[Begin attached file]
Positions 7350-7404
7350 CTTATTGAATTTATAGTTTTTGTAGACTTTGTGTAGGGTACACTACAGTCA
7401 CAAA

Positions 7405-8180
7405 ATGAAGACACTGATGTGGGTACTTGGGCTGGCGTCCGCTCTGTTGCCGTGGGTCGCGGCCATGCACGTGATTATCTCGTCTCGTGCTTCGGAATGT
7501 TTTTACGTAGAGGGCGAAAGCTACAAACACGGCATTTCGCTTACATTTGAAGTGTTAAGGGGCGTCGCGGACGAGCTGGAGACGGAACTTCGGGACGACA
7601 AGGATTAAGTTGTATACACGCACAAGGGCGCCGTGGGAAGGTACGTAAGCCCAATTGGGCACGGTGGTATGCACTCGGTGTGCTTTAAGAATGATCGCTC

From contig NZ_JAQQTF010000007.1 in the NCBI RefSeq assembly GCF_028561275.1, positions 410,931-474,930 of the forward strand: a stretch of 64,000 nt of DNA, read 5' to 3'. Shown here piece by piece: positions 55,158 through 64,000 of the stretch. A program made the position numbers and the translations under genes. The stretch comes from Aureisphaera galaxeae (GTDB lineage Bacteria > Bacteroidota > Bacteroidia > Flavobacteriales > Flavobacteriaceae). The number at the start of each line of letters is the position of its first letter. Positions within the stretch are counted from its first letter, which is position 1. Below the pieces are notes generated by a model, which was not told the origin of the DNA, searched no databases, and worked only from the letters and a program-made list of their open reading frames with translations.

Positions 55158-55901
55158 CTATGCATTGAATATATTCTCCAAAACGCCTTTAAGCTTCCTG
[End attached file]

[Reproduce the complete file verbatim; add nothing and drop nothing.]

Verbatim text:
Positions 7350-7404
7350 CTTATTGAATTTATAGTTTTTGTAGACTTTGTGTAGGGTACACTACAGTCA
7401 CAAA

Positions 7405-8180
7405 ATGAAGACACTGATGTGGGTACTTGGGCTGGCGTCCGCTCTGTTGCCGTGGGTCGCGGCCATGCACGTGATTATCTCGTCTCGTGCTTCGGAATGT
7501 TTTTACGTAGAGGGCGAAAGCTACAAACACGGCATTTCGCTTACATTTGAAGTGTTAAGGGGCGTCGCGGACGAGCTGGAGACGGAACTTCGGGACGACA
7601 AGGATTAAGTTGTATACACGCACAAGGGCGCCGTGGGAAGGTACGTAAGCCCAATTGGGCACGGTGGTATGCACTCGGTGTGCTTTAAGAATGATCGCTC

From contig NZ_JAQQTF010000007.1 in the NCBI RefSeq assembly GCF_028561275.1, positions 410,931-474,930 of the forward strand: a stretch of 64,000 nt of DNA, read 5' to 3'. Shown here piece by piece: positions 55,158 through 64,000 of the stretch. A program made the position numbers and the translations under genes. The stretch comes from Aureisphaera galaxeae (GTDB lineage Bacteria > Bacteroidota > Bacteroidia > Flavobacteriales > Flavobacteriaceae). The number at the start of each line of letters is the position of its first letter. Positions within the stretch are counted from its first letter, which is position 1. Below the pieces are notes generated by a model, which was not told the origin of the DNA, searched no databases, and worked only from the letters and a program-made list of their open reading frames with translations.

Positions 55158-55901
55158 CTATGCATTGAATATATTCTCCAAAACGCCTTTAAGCTTCCTG